Consumers’ rights organisations and economists have slammed the recent introduction of a 15% value added tax (VAT) on meat and cereals, saying the move worsened Zimbabweans’ already desperate situation.
BY CHARLES LAITON/KENNEDY NYAVAYA
Finance minister Patrick Chinamasa last week announced the implementation of Statutory Instrument 20 of 2017, which saw VAT being charged on meat and meat products and also cereals as one of the many measures government was implementing to raise about $3 billion to finance government operations in the face of dwindling revenue collection.
The new tax regime saw the price of meat shooting up to a minimum of $4,50 for the lowest grade per kg, up from around $3,80, according to a survey conducted in Harare by this paper.
Zimbabwe Consumer Council of Zimbabwe executive director Roselyn Siyachitema said there had been gradual increases on prices of basic commodities since last November and the latest move would be a blow to the already overburdened consumers.
“Government is not paying bonuses to its workers yet it increases the price of meat. This is not a good start of the year,” Siyachitema said.
“Consumers are going to be burdened as they have nowhere to run because even fish products have gone up.”
Siyachitema said she was also concerned by the gradual rise in fuel prices, that are exerting a domino effect on the prices of all basic goods.
“Consumers are the hardest hit because the retailers are passing the cost to them,” she said.
“Fuel has been going up and council now says it wants to introduce urban tollgates, all eating into the pocket of the consumers.”
Economists said the move by government to introduce the 15% VAT on meat would not achieve the intended results, but would instead backfire on government.
A local economist, John Robertson said the tax would have a negative effect on the consumer’s buying power and at the same time boost the informal sector rather than government.
“The VAT increase will have a very bad effect on the consumers buying power but since most of the supplies are available on the informal sector, the move will defeat government’s purpose of the increase,” Robertson said.
“Most meat will not be channelled to big supermarkets as has been the case but will be available in the informal sector where VAT does not apply.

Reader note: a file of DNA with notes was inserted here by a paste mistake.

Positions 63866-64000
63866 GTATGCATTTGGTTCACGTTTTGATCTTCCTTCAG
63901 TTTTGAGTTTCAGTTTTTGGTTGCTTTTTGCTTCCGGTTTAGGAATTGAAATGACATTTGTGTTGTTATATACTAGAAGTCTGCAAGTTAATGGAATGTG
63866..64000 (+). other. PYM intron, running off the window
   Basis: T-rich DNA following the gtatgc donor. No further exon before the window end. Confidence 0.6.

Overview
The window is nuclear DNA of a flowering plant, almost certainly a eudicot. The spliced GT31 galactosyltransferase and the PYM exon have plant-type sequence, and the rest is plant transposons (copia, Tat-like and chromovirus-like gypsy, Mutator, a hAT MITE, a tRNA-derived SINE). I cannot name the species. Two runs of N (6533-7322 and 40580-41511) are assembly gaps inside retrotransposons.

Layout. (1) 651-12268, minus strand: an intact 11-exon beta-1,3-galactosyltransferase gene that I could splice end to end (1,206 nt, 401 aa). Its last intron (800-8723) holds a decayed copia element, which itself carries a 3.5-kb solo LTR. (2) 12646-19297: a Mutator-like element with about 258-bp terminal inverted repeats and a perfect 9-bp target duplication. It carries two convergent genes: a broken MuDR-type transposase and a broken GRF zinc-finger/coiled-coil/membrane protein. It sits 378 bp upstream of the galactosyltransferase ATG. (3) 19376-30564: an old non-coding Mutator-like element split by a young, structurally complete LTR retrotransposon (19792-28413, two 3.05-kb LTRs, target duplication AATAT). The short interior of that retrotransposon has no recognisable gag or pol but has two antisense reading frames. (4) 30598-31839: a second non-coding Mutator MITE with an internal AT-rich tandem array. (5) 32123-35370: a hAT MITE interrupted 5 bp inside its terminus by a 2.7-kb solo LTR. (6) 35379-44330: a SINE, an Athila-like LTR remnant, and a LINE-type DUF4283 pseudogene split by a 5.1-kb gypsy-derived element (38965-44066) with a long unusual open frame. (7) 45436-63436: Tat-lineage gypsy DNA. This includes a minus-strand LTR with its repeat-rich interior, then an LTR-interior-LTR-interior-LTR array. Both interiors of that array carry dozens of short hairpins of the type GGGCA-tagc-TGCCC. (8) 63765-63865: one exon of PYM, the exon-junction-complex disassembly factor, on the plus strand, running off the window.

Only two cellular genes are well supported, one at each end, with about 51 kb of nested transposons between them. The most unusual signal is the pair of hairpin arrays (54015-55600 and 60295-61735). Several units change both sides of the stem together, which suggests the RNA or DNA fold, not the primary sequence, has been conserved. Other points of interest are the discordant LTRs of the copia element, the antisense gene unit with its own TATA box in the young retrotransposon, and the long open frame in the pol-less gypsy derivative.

“Consumers will resort to buying live chickens on the informal sector as opposed to the dressed ones in shops and by so doing, government will lose the revenue they have been collecting.”
Another economist Prosper Chitambara echoed the same sentiments, saying the tax regime would increase the cost of living for ordinary Zimbabweans.
“There is obviously going to be a decline in the consumption of the affected goods, which will result in the decrease of the revenue collection by the government since Zimbabweans are now overburdened,” Chitambara said.
“The increase in VAT will also see the increase in the cost of production, cost of living and a reduction in the consumers’ incomes.
“It’s so sad that Zimbabwe is now in the second spot in Southern Africa in terms of the tax burden.
Meanwhile, Harare residents have expressed concern over the increases in prices for on basic commodities.
“We are suffering already but the government just decides to make us suffer more.
“The truth of the matter is, as ordinary consumers, we will now be unable to buy meat for the family. It is a shameful move which I think the government should revisit before it’s too late,” Mbare resident Adha Banda said.
Another resident who only identified himself as Tatenda from Chishawasha, said government’s decision was regrettable.
He said he had already been struggling to buy meat for his four children before the price increase.
“We are forced to live with this sad reality where our children must live on cabbage because we can no longer afford meat,” he said.
Esther from Kuwadzana said the decision would force many citizens into becoming vegetarians.
“Our salaries are not even enough as we speak and with the cash crisis already a burden, our children will get malnourished as a result of eating only vegetables,” she said.
The government’s tax collector — the Zimbabwe Revenue Authority — last year missed its collection target by $145 million and this was attributed to the declining economy as demonstrated by the massive closure of companies.
President Robert Mugabe’s government is increasingly finding it difficult to meet its financial obligations and is struggling to raise civil servants’ salaries.